The family moved from Mayton to the Tofield area in 1919. His mother dedicated him to God's service when, at the age of four, he became critically ill. In 1939 he found work in the Mazeppa district near High River. He married Viola Stalter of Tofield later than year, and the couple spent a year in Mazeppa before returning to Tofield at the end of the harvest in 1940.
While working in the Mazeppa district, Harold Boettger must have impressed Bishop Isaac Miller, who was kept exceedingly busy discharging his many congregational, conference, community and family responsibilities. Miller needed help, and on 1 April 1945, Harold Boettger was ordained in the Salem Mennonite Church for service as an assistant to Bishop Isaac Miller, or wherever else he might be needed in the Alberta-Saskatchewan Mennonite Conference. Boettger had been active in several branches of church work, but preached his first sermon in an evening service following his ordination as a minister.
The Boettgers served the Mount View Mennonite Church near High River until 1952. The work became more difficult after the death of Bishop Isaac Miller in 1948. Membership and attendance declined, due mainly to the move of several families from the area. The congregation provided the Boettgers with no financial compensation and Harold found it necessary to supplement income from his modest farming operations, first near Mazeppa and then near Blackie, with work as a truck driver, a seller of farm fuels and oils, and as a finishing carpenter. He built many cabinets, cupboards and did much interior wood work in new homes. Economic distress was cited as the main reason why the family returned to Tofield in 1952. There Harold assisted Bishop J. B. Stauffer, serving for several years in special services in the nearby community of Round Hill. He was chosen by lot and ordained to the office of Bishop in April of 1962, after Bishop Stauffer's retirement, serving in that capacity until his own retirement in 1982. He was the last Bishop of the Alberta-Saskatchewan Mennonite Conference, and maintained an active interest in the work of the Salem congregation and of the conference.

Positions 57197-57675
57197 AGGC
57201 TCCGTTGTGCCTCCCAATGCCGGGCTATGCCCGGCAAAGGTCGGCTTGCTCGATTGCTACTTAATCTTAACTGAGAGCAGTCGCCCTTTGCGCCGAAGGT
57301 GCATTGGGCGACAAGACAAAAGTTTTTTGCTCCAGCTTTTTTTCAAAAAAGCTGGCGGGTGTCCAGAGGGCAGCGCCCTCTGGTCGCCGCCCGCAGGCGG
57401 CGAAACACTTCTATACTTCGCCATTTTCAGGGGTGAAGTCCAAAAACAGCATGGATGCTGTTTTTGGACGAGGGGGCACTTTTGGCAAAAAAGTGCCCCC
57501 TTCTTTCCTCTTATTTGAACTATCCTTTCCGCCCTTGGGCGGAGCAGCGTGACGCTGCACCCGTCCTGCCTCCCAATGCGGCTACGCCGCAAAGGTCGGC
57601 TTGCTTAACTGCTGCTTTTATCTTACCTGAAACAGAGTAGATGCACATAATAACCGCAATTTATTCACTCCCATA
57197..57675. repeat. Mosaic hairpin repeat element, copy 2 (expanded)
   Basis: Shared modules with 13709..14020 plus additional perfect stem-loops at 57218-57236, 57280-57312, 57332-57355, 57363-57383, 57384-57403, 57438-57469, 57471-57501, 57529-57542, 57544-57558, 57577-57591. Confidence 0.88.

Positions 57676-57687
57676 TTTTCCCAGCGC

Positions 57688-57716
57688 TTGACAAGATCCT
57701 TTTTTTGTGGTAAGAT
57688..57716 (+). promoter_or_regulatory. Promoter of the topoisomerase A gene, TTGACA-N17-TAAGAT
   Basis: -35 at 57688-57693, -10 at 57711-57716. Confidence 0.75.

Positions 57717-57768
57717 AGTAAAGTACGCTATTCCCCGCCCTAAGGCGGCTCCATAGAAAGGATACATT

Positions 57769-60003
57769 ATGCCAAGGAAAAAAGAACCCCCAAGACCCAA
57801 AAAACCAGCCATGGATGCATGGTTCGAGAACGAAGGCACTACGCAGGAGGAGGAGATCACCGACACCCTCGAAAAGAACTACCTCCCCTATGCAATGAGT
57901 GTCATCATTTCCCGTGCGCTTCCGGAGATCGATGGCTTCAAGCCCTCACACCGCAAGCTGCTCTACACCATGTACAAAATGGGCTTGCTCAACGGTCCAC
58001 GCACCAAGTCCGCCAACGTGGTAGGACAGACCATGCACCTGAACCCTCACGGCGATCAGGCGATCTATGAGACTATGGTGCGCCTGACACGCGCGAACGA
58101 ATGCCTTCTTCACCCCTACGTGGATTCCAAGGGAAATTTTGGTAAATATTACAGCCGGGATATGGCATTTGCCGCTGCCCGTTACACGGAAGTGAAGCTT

Fencelines and Furrows. Calgary: Fencelines and Furrows History Book Society, 1969: 492.
Newsletter of the Northwest Conference of the Mennonite Church (March 1982).
Regehr, T. D. Faith, Life and Witness in the Northwest, 1903-2003: Centennial History of the Northwest Mennonite Conference. Kitchener, ON: Pandora Press, 2003.
Stauffer, Ezra. History of the Alberta-Saskatchewan Mennonite Conference. Ryley, Alberta: Alberta-Saskatchewan Mennonite Conference, 1960.
|Author(s)||Ted D Regehr|
|Date Published||December 2003|
Cite This Article
Regehr, Ted D. "Boettger, Harold R. (b. 1917)." Global Anabaptist Mennonite Encyclopedia Online. December 2003. Web. 21 Oct 2014. http://gameo.org/index.php?title=Boettger,_Harold_R._(b._1917)&oldid=91169.
Regehr, Ted D. (December 2003). Boettger, Harold R. (b. 1917). Global Anabaptist Mennonite Encyclopedia Online. Retrieved 21 October 2014, from http://gameo.org/index.php?title=Boettger,_Harold_R._(b._1917)&oldid=91169.
©1996-2014 by the Global Anabaptist Mennonite Encyclopedia Online. All rights reserved.